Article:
o  FE Protocol attributes (can be read and set):

      *  Current version of the ForCES protocol

      *  Current version of the FE model





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      *  FE unicast ID

      *  FE multicast ID(s) (list)

      *  Association Expiry Timer

      *  Heartbeat Interval

      *  Primary CE

      *  FE failover and restart policy

      *  CE failover and restart policy


6.2.2  FE Object LFB

   The FE Object LFB is a logical entity in each FE and contains
   attributes relative to the FE itself, and not to the operation of the
   ForCES protocol.  The FE LFB Class ID is assigned the value 0x2.  The
   FE LFB Instance ID is assigned the value 0x1.  There must always be
   one and only one instance of the FE LFB in an FE.

   The formal definition of the FE Object LFB can be found in [FE-MODEL]

   The FE LFB consists of the following elements:

      FE Events:

      *  FEAllEvents: subscribing to this corresponds to subscribing to
         all events below

      *  FEStatusChange: events that signal FE Status:

         +  Up

         +  Down

         +  Active

         +  Inactive

         +  Failover

      *  FE DoS alert

      *  FE capability change




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      FE attributes:

      *  FEStatus: to set the FE mode as:

         +  Active

         +  Inactive

         +  Shutdown

      *  FELFBInstancelist

      *  FENeighborList

      *  MIID table: a list of virtual LFB Instance IDs that map to a
         list of Instance IDs of LFBs in that FE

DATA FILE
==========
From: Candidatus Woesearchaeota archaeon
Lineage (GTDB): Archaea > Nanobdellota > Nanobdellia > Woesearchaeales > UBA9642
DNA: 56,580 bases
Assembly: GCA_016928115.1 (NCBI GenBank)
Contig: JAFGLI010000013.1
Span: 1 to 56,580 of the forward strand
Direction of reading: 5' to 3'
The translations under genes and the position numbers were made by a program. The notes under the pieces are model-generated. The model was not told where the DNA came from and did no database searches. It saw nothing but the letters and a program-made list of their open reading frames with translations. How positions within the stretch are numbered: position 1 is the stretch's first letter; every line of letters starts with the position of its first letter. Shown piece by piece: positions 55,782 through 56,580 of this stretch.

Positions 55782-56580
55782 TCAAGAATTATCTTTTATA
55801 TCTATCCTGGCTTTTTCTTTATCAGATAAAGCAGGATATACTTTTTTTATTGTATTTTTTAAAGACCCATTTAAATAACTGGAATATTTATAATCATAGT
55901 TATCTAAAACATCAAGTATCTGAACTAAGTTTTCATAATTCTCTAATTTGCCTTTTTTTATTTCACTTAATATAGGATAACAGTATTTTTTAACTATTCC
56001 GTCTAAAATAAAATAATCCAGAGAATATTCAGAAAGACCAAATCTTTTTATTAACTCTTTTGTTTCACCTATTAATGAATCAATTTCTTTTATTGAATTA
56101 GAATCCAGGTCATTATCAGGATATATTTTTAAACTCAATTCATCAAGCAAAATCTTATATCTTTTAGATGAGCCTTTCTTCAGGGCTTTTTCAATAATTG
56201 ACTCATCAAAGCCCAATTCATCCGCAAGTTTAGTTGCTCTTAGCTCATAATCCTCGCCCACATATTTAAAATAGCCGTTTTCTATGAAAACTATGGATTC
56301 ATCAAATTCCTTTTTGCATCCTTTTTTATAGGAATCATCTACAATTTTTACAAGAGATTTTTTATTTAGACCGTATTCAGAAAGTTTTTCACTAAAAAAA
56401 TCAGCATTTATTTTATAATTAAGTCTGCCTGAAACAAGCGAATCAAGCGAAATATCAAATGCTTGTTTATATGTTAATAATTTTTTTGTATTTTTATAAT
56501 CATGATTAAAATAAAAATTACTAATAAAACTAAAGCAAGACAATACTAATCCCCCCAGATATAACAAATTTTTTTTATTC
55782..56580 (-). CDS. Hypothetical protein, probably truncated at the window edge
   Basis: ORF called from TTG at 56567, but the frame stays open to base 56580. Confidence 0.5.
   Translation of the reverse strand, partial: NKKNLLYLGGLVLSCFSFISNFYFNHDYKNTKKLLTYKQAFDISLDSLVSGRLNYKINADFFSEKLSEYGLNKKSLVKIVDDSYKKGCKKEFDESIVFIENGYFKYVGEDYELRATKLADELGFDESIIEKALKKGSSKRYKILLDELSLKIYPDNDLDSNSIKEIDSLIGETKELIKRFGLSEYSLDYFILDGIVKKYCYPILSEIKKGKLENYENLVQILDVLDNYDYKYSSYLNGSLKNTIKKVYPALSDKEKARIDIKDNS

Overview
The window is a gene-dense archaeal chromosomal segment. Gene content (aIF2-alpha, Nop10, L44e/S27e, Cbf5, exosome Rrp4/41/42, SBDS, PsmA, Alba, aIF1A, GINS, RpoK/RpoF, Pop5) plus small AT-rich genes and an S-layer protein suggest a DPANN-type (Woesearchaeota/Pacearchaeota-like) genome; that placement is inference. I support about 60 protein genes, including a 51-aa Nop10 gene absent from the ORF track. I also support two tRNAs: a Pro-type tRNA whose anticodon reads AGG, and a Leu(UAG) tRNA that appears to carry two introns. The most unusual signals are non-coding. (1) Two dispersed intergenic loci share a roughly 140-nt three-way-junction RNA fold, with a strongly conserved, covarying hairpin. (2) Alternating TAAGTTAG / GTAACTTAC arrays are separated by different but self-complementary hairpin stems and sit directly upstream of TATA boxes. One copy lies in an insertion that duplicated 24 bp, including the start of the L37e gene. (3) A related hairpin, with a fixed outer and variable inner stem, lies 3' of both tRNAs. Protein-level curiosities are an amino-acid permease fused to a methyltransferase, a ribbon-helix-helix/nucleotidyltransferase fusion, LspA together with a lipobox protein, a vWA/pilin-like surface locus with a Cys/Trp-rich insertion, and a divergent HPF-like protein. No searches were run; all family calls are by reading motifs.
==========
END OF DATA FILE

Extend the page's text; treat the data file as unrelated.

*  FE Behavior Exp. Timer

      *  HA Mode

      *  FE DoS protection policy

      *  FEPrivateData: Proprietary info such as name, vendor, model.

      *  Inter-FE topology Intra-FE topology


6.2.3  CE LFB

   The CE LFB is a logical entity in each CE and contains attributes
   relative to the CE itself, and not to the operation of the ForCES
   protocol.


   The CE LFB consists of the following elements:

      CE Events:

      *  CEAllEvents: subscribing to this corresponds to subscribing to
         all events listed below.

      *  CEStatusChange: events that signal CE Up/Down/Active/Inactive/
         Failover.







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         Note:  Such events do not necessarily need to be subscribed to,
                they can fire even without subscription and be sent to
                the FE


6.3  Semantics of message Direction

   Recall: The PL protocol provides a master(CE)-Slave(FE) relationship.
   The LFBs reside at the FE and are controlled by CE.

   When messages go from the CE, the LFB Selector (Class and instance)
   refers to the destination LFB selection which resides in the FE.

   When messages go from the FE->CE, the LFB Selector (Class and
   instance) refers to the source LFB selection which resides in the FE.

6.4  Association Messages

   The ForCES Association messages are used to establish and teardown